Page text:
Continual Learning

Training for the Vancouver Marathon was going really well. My easy runs were faster while staying easy, my body was feeling good, week after week I was able to run longer intervals on the track at the same pace and effort as I had for shorter ones…I was firing on all cylinders. And I wasn’t taking a moment of it for granted.

As is typical when an athlete is pushing their body, usually I have some sort of niggle. This time things were feeling smooth and the niggles were fewer. Having dealt with two partially torn hamstrings last year and wondering if I’d ever be able to consistently train again, much less run fast, this felt like a dream. I was thankful everyday for what my body and diligence (with the help of Dr. Zach) was allowing me to do. I even allowed myself to start thinking more realistically about big goals I had pushed aside.

All good things come to an end.

During my big mileage/training weeks, things were feeling good and I was running strong. Until I wasn’t. It was fairly easy for me to figure out why the wheels felt like they were falling off. It’s normal to feel fatigued and crappy when doing your hardest training. Having run for as long as I have, I know my body well and I could tell this wasn’t normal fatigue. It was my body no longer recovering well. I wanted the confidence boost that comes with hitting high mileage, but during my final week of big training, I realized being stubborn about hitting the mileage wasn’t valuable. I wasn’t going to get faster by digging a bigger hole, but I could ruin everything I had worked so hard for if I stuck to the plan. Instead of running my last big week as planned, I ran 10-13 miles less. I was determined to be smart and back off. Still getting in decent mileage and a final, solid long run including a half marathon race), I wasn’t going to let this get me down.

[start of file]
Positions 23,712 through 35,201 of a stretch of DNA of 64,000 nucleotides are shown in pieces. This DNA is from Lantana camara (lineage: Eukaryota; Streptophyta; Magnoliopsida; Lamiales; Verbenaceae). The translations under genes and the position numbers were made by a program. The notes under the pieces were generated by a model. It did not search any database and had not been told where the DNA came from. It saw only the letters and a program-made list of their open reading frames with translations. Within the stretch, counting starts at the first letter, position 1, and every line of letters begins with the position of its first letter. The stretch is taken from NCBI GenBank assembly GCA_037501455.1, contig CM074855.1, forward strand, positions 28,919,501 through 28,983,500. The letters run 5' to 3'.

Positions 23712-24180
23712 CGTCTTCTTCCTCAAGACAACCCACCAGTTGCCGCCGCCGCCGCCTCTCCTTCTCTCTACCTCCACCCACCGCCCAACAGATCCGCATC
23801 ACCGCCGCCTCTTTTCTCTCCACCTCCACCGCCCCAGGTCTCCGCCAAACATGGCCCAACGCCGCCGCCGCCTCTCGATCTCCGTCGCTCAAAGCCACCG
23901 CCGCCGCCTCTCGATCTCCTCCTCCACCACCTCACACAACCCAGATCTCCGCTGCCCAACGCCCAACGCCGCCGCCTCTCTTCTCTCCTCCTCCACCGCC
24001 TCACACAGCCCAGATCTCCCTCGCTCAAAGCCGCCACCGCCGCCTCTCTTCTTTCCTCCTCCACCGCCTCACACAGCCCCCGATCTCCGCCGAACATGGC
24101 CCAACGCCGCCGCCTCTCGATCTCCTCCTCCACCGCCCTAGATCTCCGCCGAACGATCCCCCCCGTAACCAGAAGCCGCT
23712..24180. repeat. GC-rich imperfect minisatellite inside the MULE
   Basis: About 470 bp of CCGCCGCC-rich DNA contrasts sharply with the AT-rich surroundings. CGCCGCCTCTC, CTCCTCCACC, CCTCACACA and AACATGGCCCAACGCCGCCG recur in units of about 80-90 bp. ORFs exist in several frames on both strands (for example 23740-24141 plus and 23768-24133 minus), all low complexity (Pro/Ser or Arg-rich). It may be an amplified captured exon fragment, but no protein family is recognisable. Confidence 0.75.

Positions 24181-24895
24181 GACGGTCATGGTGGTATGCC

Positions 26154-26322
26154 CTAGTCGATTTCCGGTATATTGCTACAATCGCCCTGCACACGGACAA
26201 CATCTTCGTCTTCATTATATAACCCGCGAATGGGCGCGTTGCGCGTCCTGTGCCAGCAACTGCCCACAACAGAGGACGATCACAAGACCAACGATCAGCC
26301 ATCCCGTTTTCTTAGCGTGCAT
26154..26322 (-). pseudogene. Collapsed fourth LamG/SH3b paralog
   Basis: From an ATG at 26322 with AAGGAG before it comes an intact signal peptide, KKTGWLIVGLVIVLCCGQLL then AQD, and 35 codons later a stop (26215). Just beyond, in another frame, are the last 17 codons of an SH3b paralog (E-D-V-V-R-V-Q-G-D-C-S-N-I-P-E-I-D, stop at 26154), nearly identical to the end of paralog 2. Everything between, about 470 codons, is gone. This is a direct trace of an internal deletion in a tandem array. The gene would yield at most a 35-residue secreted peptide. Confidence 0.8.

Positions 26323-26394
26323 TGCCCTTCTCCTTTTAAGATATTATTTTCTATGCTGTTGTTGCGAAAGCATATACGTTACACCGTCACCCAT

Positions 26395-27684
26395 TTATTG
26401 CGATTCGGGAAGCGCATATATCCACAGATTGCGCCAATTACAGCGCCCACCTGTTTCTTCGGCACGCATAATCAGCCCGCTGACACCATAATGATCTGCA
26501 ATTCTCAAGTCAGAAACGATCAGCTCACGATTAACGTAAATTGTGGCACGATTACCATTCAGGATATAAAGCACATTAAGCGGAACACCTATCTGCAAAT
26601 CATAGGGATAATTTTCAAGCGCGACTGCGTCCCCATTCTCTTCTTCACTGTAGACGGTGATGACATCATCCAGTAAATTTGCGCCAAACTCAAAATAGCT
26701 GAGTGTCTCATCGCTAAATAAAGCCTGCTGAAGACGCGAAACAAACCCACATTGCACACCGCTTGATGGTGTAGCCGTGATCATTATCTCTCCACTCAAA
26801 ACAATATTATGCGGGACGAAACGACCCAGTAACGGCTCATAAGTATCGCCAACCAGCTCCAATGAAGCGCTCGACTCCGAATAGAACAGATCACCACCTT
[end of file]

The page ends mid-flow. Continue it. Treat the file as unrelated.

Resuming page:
Just before the big hill at the Whidbey Island Half Marathon.

Just before the big hill at the Whidbey Island Half Marathon.

What I figured out was that I wasn’t consuming enough calories to support the high mileage and two speed workouts a week I was doing. Mostly this was due to laziness. When I get tired and hungry, the last thing I want to do is make food. That means I’m not eating enough, so my body doesn’t rebuild well, I don’t sleep well, my body doesn’t recover well, and so on. The important lesson I learned is that I need to be willing to spend extra money on food when I’m in a heavy training block. Going to PCC (Seattle’s version of Whole Foods before Whole Foods existed) to buy healthful, premade food is worth the time and money. The mental anguish that has come from not doing this has cost me far more, not in dollars and cents, but in worry, stress, frustration, and likely, performance (which could end up impacting the dollars and cents part, too). I know this now and will be sure to follow through in future big training blocks.

In addition to figuring out the problem, I realized that damage control was necessary. I had been contemplating starting my taper one week earlier than usual anyway, now it was a necessity. A lot can happen in three weeks, so I focused on that. Trying to stay positive, but being realistic about what was truly possible, I have focused on doing all I can to put myself in a good place: eating enough and healthfully, doing all of the important “little things” to the best of my ability, and simply running less.

My race is this Sunday so the jury is out on whether this worked. And what will that even look like? I’m scared and excited about the race at the same time. Road marathons are relentless and unforgiving. They really are an incredible test of fitness, a smart race plan (and following said plan), will, and determination. I’ve had to adjust my goals for this race, knowing that I have lost some of the speed and strength I had a few weeks ago. I am also hopeful that having made smart adjustments soon after I realized things were going south will lead me to a better result than I might otherwise have had. We’ll see. No matter what, I have learned a lot from this experience. I can run faster, my body does hold up well (as long as I feed it enough), and I’m already looking forward to building off of the training I’ve put in over the past few months.

Vancouver Marathon, here I come. Ready or not.